United Nations
#OneLess plastic bottle in the ocean: Starting the refill revolution
by #OneLess (hosted by the Zoological Society of London) (Partnership)
#OneLess is a rapidly growing movement of pioneering and progressive individuals, communities, businesses, NGOs and policymakers, collaboratively striving to reduce the amount of single-use plastic water bottles entering the ocean from the city of London.

By taking a systems-change approach, together we are championing London's refill culture by enabling innovative ways to quench the capital's thirst and stop our reliance on single-use plastic water bottles. Londoners currently drink more bottled water than anywhere else in the UK. The average Londoner buys 3.37 plastic water bottles every week that's 175 a year.

The #OneLess initiative is fostering a culture where using a refillable water bottle is the new social norm and we are working to ensure that the systems and infrastructure are in place across the city to support this behaviour.

#OneLess is working to ensure Londoners value and feel connected to the ocean. London is a coastal city, linked to the ocean via the tidal River Thames. Sadly, the river takes a relentless flow of plastic from the city to the ocean, and plastic water bottles are one of the most common items accounting for 10% of all litter items found in the river (plastic and non-plastic).

But its not too late to reverse this damaging current. A refill revolution is underway in London! With clean drinking water available out of the tap, Londoners are switching to refillable bottles to quench the capitals thirst and make throwaway, single-use plastic bottled water a thing of the past. Every time we refill, fewer single-use plastic water bottles pollute our streets, river and ocean.

All across London, people are joining the refill revolution, either by personally pledging to use a refillable water bottle instead of hundreds of wasteful single-use bottles, or by working to create a refill culture in their workplaces and communities.
And its not just in London. #OneLess can be adopted by cities and communities across the world. Its inclusive, experimental and systems-change nature means that lessons can be learned and shared, and the movement can be locally adapted and scaled up internationally.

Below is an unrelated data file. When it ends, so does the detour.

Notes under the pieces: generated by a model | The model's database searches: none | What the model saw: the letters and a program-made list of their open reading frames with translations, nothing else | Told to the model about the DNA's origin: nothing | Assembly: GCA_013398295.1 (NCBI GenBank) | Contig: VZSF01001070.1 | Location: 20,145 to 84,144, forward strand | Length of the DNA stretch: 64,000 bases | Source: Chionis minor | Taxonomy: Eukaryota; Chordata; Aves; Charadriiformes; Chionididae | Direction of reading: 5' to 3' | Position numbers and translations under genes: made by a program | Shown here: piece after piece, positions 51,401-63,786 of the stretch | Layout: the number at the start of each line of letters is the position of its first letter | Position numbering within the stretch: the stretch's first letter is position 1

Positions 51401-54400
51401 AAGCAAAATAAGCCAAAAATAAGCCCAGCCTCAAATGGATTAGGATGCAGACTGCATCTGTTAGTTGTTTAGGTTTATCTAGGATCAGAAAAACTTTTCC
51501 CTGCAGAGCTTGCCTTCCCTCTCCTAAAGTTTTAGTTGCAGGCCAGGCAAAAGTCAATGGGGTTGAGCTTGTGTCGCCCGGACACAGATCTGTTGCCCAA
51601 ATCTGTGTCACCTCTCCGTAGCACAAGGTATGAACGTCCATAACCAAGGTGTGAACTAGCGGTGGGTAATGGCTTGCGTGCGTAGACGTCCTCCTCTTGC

Underpinning the #OneLess initiative are various programmes of work, including a major, multifaceted litter research programme along the River Thames, to determine levels of plastic entering Londons waterways and being carried out to the ocean. In partnership with teachers and London schools, a #OneLess education programme is being developed, that will be available online for schools across the UK and beyond. And importantly the entire movement is being monitored and evaluated to measure its impact and continually improve its approach.

The #OneLess initiative is led by the Zoological Society of London, Forum for the Future, the International Programme on the State of the Ocean and the Thames Estuary Partnership, with support from the Calouste Gulbenkian Foundation UK and the Oak Foundation.
Updates to voluntary commitment
December 2021
Refill revolution cultural shift achieved in London
December 2021
Measurable reduction in plastic entering the River Thames
December 2021
Refill revolution cultural shift underway globally, with #OneLess campaign adopted in other locations nationally and internationally
Financing (in USD)
395,950 USD
In-kind contribution
Basic information
Time-frame: 2016 January - 2021 December
Zoological Society of London (NGO), The International Programme on the State of the Oceans (NGO), Forum for the Future (NGO), Thames Estuary Partnership (NGO), Marine Conservation Society (NGO), New Economics Foundation (NGO), ClientEarth (NGO), Institute for European Environmental Policy (NGO), Fauna and Flora International (NGO), MarineCoLABoration (partnership)
Ocean Basins
  • Arctic Ocean
  • Global
  • North Atlantic
Beneficiary countries
Other beneficaries
Contact information
Fiona Llewellyn, Miss, fiona.llewellyn@zsl.org, +4474496483
London, UK
Other SDGs
United Nations